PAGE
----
Throughout the years, Malta has received a number of asylum applications from persons who were rescued at sea and subsequently disembarked on the island.
The vast majority of those persons were granted a form of international protection from return to their country of origin.
Some applicants whose claims were rejected were later granted a form of regularized stay referred to as THPN (Temporary Humanitarian Protection (N)). UNHCR is informed that the granting of THPN was at the sole discretion of the Refugee Commissioner.
Persons who are found not to be in need of international protection, after due consideration of their claim, generally fall outside UNHCR’s mandate. That said, a functioning migration management system is one which also provides outcomes for persons who are not refugees or beneficiaries of international protection. Effective return policies and practices for persons who are not refugees are essential in maintaining credible asylum systems and to prevent onward movement.
Malta has, over the years, rightly developed capacity and allocated resources for its asylum procedure, which remains however only partly efficient due to some deficiencies in the second instance procedure. UNHCR, in its supervisory role on the application of the 1951 Convention Relating to the Status of Refugees, has noted that the second instance body, the Refugee Appeals Board, is in need of reform.
UNHCR is aware of a number of cases where persons were in need of international protection on grounds of persecution in their country of origin and, to this day, have not been properly identified and recognized as such by the Maltese authorities. Some of these persons were given THPN, a form of regularized stay in Malta.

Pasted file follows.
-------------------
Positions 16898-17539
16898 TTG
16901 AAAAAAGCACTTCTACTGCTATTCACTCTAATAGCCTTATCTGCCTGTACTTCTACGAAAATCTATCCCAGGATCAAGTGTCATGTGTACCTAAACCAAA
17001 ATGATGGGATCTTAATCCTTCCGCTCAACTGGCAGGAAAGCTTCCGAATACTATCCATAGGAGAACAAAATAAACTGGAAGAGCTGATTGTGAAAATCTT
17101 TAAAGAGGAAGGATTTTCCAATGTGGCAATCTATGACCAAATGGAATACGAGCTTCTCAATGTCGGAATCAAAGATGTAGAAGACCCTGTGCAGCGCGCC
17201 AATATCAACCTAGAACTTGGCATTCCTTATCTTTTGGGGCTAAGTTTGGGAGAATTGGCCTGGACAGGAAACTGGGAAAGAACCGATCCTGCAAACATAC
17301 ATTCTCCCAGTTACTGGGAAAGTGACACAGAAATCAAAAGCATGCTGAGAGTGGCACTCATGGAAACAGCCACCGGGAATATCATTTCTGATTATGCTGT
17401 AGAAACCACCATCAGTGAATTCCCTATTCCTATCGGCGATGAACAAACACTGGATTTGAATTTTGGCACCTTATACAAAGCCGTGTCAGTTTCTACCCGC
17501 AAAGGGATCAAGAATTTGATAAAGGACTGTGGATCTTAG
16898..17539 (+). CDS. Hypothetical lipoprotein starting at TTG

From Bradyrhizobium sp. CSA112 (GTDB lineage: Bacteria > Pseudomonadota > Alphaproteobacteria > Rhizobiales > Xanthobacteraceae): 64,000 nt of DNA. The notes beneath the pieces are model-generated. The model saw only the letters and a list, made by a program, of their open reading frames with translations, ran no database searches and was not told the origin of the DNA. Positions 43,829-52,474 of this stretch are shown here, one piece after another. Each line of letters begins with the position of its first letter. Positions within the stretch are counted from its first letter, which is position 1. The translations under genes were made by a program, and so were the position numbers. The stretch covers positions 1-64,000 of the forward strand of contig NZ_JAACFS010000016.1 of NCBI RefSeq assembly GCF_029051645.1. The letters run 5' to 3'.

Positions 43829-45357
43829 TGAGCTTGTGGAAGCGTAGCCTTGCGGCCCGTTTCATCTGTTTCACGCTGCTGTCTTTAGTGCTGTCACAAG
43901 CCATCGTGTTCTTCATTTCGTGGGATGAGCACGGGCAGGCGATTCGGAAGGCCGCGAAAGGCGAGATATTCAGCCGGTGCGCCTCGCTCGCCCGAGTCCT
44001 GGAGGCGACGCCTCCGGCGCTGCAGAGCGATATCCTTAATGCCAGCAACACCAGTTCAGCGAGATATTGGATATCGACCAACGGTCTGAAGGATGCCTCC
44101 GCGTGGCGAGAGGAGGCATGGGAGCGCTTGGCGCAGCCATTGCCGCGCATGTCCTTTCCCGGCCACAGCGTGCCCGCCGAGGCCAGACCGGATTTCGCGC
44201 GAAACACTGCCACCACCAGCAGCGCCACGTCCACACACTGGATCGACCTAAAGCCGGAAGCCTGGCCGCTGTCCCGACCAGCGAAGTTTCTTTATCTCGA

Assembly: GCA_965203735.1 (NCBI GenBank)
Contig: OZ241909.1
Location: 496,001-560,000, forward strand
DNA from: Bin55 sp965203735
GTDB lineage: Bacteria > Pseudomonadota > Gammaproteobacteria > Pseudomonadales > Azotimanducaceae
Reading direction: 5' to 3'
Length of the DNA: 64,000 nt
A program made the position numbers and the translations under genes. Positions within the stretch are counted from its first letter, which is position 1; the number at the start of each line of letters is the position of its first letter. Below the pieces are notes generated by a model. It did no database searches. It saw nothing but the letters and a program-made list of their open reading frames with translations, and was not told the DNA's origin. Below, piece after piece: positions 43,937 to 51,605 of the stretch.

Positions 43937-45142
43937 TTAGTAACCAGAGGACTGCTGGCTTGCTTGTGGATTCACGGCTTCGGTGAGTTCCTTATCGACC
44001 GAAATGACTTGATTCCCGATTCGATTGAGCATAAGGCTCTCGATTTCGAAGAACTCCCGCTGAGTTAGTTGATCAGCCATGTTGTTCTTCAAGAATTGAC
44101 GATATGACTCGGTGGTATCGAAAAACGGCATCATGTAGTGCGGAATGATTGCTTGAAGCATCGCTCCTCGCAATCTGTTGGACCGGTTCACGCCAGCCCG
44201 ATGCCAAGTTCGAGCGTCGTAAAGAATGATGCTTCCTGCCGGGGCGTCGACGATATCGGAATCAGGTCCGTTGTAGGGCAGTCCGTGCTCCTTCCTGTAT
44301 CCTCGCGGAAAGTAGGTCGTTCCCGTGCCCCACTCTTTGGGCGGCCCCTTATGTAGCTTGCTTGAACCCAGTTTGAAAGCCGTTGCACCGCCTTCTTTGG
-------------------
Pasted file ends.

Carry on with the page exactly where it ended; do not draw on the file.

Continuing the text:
UNHCR has intervened in some cases of individuals who it considered to be refugees but who were not granted a form of international protection, or who were later granted THPN. In this context, UNHCR urges the Maltese authorities to exercise caution when effecting returns as some persons may still be at risk of persecution and other serious human rights violations.
Regardless of status, any return to one’s country of origin should take place in safety and in dignity, in line with international and European human rights standards. In this respect, UNHCR urges the authorities to consider voluntary return options for persons who are found to not be in need of international protection and to organize information campaigns on return options. UNHCR also urges the authorities to initiate a dialogue with relevant civil society organizations on the review of THPN status.
Within a broader context, UNHCR urges the authorities to conduct a review of the Refugee Appeals Board mechanism, in particular the need to establish a body which is able to work on a full-time basis with more persons who have a professional expertise in matters relating to refugee law and refugee status determination. Any credible asylum system needs to have appropriate safeguards and oversight in order to ensure that those persons who are in need of international protection are not at risk of return to their country of origin.
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